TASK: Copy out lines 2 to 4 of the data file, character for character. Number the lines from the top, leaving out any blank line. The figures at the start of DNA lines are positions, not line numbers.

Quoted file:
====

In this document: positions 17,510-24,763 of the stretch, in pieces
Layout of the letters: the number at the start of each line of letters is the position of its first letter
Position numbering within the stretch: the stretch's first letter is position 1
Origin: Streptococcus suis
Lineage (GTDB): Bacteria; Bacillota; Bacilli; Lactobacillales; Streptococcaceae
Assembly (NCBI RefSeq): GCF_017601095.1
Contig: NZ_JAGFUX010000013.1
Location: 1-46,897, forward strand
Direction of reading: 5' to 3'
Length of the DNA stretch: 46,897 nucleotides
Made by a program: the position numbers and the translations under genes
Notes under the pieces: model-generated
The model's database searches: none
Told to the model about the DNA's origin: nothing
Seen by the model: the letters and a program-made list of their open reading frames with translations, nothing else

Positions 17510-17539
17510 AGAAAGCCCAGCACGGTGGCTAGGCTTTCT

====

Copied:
Layout of the letters: the number at the start of each line of letters is the position of its first letter
Position numbering within the stretch: the stretch's first letter is position 1
Origin: Streptococcus suis